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West Indian Medical Journal

Print version ISSN 0043-3144

West Indian med. j. vol.58 no.2 Mona Mar. 2009




Further insight into the Bovine serum Albumin assay (the in vitro anti-inflammatory assay)


Profundización en el ensayo de Albúmina de suero bovino (el ensayo anti-inflamatorio in vitro)



LAD Williams

The Natural Products Unit, Scientific Research Council, P.O. Box 350, Hope Gardens, Kingston 6, Jamaica West Indies





The present article reports on the comparative cost of using the Bovine Serum Albumin as an assay for detecting natural products with anti-inflammatory activities relative to the use of animals. This is an addendum to the West Indian Medical Journal article; 2008; 57 (4); 327–31.


El presente artículo consiste en un reporte comparativo del costo del uso de la albúmina de suero bovino en forma de ensayo para detectar productos naturales con actividad anti-inflamatoria en relación con el uso animal. El mismo constituye un apéndice al artículo de West Indian Medical Journal, 2008; 57 (4); 327-31.




Williams et al (1) have proposed that stabilizing thermal immunogenic bovine serum albumin (BSA) by natural products is a feature that could be developed for selecting therapeutically interesting molecules without the use of animals. The above assay was developed from research done by Grant et al (2). Grant et al (2) stated that non-steroidal anti-inflammatory molecules will stabilize BSA when exposed to a few degree rise in temperatures. However, Williams et al, (1) revealed that a range of extracts and compounds with various biological properties can convey the protection (stability) to the protein (1). Thus, from the above it would appear that the assay could have a wider application than just detecting non-steroidal anti-inflammatory agents.

Stabilization of BSA imply that the protein is unable to loose its molecular confirmation and functions. Stabilizing the protein also means that it will be unable to express disease forming antigens. In a publication by Williams et al, (1) the cost for using animals and the BSA were not compared. The present article revealed the advantage of using the BSA assay relative to using animals for achieving the same outcome ie finding anti-inflammatory compounds.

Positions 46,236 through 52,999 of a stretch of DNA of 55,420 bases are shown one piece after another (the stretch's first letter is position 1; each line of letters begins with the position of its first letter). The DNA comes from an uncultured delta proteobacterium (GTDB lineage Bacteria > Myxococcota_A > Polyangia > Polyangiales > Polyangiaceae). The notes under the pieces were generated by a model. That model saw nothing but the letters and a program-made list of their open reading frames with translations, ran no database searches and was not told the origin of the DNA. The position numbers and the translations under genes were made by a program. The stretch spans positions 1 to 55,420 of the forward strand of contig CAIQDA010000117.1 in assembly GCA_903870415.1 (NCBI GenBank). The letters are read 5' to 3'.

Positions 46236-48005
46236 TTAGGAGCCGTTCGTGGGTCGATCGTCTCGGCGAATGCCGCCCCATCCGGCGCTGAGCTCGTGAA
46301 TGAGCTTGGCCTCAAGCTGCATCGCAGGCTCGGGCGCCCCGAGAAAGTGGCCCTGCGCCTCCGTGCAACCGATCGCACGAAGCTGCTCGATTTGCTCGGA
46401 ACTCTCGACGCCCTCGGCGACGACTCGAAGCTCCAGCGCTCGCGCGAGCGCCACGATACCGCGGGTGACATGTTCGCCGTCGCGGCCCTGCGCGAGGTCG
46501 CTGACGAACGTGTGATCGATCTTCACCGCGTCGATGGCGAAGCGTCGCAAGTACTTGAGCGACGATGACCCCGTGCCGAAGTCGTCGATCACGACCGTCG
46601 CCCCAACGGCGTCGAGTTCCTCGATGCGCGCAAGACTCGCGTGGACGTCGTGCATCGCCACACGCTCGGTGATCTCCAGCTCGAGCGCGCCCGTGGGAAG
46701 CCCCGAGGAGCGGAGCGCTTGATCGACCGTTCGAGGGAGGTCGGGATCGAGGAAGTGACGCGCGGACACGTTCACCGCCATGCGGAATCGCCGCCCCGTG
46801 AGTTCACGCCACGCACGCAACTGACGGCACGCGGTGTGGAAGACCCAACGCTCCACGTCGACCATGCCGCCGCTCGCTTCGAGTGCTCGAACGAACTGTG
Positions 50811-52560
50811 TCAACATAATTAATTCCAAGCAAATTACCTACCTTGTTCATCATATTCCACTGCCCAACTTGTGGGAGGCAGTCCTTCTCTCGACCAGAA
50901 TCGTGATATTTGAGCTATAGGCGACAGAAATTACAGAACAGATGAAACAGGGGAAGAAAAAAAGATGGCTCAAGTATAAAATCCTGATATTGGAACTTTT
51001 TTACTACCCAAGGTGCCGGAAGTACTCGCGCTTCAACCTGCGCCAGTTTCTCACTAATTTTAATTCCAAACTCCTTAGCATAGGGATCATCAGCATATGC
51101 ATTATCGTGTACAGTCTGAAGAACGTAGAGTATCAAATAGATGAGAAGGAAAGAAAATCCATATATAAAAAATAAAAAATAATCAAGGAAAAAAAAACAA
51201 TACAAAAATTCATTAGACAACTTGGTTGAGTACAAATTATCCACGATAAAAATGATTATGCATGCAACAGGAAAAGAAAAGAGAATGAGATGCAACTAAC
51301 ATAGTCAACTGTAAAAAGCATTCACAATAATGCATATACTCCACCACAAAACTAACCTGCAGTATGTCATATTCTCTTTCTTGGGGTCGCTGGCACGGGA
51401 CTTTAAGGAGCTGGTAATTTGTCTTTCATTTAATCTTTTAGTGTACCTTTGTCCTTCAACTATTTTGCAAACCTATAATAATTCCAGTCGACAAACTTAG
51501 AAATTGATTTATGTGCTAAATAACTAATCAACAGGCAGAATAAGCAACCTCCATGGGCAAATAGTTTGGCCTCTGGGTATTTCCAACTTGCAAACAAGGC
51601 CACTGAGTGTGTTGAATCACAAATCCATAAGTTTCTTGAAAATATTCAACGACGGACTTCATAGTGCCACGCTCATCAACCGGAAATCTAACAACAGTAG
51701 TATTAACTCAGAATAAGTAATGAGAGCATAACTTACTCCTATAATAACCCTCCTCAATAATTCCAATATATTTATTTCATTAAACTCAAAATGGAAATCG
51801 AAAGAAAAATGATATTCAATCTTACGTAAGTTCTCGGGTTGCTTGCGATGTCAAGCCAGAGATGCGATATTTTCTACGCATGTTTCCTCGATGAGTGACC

Hypothetical comparative cost analyses for using the Bovine Serum Albumin (BSA) assay relative to the carageenan rat paw oedema assay to detect active anti-inflammatory compounds form a selected plant.


Hexane, ethyl acetate and methanol extracts should be prepared from the dried powder plant material. A total of 20 rats (Sprague-Dawley rats) is required; 15 for the extracts (5 per extract) and five for the control. Animal cost = 20 x 3.75 = 75 US $

(Assuming that the cost for one Sprague-Dawley rat is 3.75 US $ and the experimenter are working at one dose eg 50 mg/Kg body weight).

Step 2.

Assuming that from step 1 only the ethyl acetate fraction was positive for anti-inflammatory activity.

The ethyl acetate fraction can then be fractionated using a column, from this fractionation we obtained 50 fractions. These were then pooled using thin layer chromatography, 10 similar fractions were obtained. These fractions can then be tested for the anti-inflammatory active compounds. The animal cost for testing the 10 fractions would be 10 x 5 = 50, plus five animals for the control. Thus, the animal cost = 55 x 3.75 = 206.25 US $.

Step 3.

Let us assume that from the assay two fractions were active for anti-inflammatory activity. These two fractions were then separated by high performance liquid chromatography (HPLC) revealing that both fractions contained 20 compounds. Thus, to find the active compounds from each fraction it would require 20 x 5 = 100 animals, plus the control of five animals ie 105 animals would be required at a cost of 393.75 US $. Thus, for the 40 compounds it would be 105 x 2 = 210 animals at a cost of 210 x 3.75 = 787.5 US $.



Thus, from the above analyses the number of animals required would be 285 at a cost of 1068.75 US $ from the rat paw oedema assay, plus the cost for carageenan etc for finding the active compound (s). However, the cost of using the BSA assay would be 111.0 US $. In addition, the experimenters would not need the problems associated with obtaining ethical approval since the BSA assay would not involve the use of living specimen.



1. Williams LAD, O'Connar A, Latore L, Dennis O, Ringer S, Whittaker JA, et al. The in vitro Anti-denaturation Effects Induced by natural Products and Non-steroidal Compounds in Heat treated (Immunogenic) Bovine Serum Albumin is proposed as a Screening Assay for the Detection of Anti-inflammatory Compounds, without the use of Animals, in the Early Stages of the Drug Discovery Process. West Indian Med J 2008; 57: 327–31.

2. Grant NH, Alburn HE, Kryzanauska C. Stabilization of serum albumin by anti-inflammatory drugs. Biochem Pharmacol 1970; 715–22.



Dr LAD Williams
Scientific Research Council of Jamaica
PO Box 350, Hope Gardens, Kingston 6, Jamaica West Indies